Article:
April 28, 2020 David Pounds

By the Waters of Babylon We Wept

By the Waters of Babylon We Wept

One of the words used (overused!) to describe our current situation is “unprecedented.” It’s true that we are experiencing things that we may personally have never known, but it is equally true that the human experience throughout history has been filled with similar trials—including the history of God’s people in both the Old and New Testaments. We read in the Bible about times of famine, exile, cities under siege, plagues, and even house arrest (which is how some of us are feeling). While in many cases the events of the past were more severe than our current trial, many of the biblical passages from such times are more relatable to us today because of the ways COVID-19 has disrupted our world.


Psalm 137 is one those passages. It gives expression to one of the saddest and darkest experiences of God’s people: exile in Babylon. “Every line of it,” one writer explains, “is alive with pain” (D. Kidner). Especially the ending. But it’s also a psalm that is alive with hope in the midst of pain. The psalmist recalls the taunts of their captors and tormentors: “Sing us one of the songs of Zion!” (vs. 3)—that is, songs about a cherished time and place that used to be. Jerusalem and the temple had been destroyed and the people of God exiled to a foreign land. To require such songs in such a time and place was to add insult to injury.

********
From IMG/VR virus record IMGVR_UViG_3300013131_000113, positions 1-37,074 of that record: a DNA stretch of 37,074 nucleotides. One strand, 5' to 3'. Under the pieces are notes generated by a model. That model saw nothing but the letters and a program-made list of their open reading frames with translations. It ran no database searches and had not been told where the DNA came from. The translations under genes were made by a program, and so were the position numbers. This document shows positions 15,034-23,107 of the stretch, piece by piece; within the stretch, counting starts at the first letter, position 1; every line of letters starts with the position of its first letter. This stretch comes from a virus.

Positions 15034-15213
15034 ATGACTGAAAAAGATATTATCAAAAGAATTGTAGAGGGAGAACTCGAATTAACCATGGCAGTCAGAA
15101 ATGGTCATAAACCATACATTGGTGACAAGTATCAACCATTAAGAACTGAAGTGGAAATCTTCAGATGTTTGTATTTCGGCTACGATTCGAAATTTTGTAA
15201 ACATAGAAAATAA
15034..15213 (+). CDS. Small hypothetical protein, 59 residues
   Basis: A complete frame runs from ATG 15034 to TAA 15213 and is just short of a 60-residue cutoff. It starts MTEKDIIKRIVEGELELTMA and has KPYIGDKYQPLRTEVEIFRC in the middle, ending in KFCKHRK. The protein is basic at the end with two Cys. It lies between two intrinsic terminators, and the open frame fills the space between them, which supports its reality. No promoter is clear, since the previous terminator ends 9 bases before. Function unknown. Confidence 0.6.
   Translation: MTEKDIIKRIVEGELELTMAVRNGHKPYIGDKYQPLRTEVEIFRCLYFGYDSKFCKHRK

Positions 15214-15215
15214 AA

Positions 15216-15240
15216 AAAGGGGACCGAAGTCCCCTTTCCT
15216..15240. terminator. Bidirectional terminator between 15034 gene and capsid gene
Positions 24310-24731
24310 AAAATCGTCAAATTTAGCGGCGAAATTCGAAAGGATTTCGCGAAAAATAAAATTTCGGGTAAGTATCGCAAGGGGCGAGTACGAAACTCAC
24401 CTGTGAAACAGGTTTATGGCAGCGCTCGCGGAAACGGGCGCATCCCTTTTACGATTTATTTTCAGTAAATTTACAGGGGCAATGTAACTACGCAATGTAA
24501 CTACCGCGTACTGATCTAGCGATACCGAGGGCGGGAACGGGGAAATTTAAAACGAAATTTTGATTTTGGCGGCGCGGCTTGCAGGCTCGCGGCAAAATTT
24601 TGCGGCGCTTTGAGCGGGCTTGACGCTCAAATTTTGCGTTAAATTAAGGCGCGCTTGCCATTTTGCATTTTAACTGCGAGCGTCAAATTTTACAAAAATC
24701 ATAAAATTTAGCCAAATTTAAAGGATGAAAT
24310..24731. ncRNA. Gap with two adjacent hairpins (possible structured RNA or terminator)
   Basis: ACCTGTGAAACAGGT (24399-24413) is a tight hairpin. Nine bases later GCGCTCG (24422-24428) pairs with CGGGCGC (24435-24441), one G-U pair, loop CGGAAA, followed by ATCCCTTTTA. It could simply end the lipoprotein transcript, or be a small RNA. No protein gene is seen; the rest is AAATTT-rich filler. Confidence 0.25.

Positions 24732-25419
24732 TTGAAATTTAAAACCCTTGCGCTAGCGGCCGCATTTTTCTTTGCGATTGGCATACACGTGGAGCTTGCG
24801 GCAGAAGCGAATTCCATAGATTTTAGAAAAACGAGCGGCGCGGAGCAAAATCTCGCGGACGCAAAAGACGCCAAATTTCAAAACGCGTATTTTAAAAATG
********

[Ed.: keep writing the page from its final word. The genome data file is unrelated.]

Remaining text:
For most of us, our current “exile” is minor by comparison. For others, especially those who have lost loved ones, or even jobs, the feeling is all too familiar: “How shall we sing the Lord’s song [in such a situation]?” (vs. 4). There are times when we can’t imagine singing the songs we once sang. Yet, (and this is where we learn from the psalmist) the people of God are “not driven to despair” (2 Cor. 4:8). Verse 5 and 6 of the psalm express a deep resolve to never forget the covenant faithfulness of God or to settle for any lesser joy than that which comes to the faithful people of God.


Having life disrupted in frustrating and devastating ways is not unprecedented in the least. That doesn’t make it feel better, but it does at least cause us to look back and see that in every dark and discouraging time that preceded this one, there have been those among God’s people who have held on to hope even when they couldn’t sing. Sometimes it’s the times when we can’t sing that remind us most poignantly of what it was we were singing about in the first place.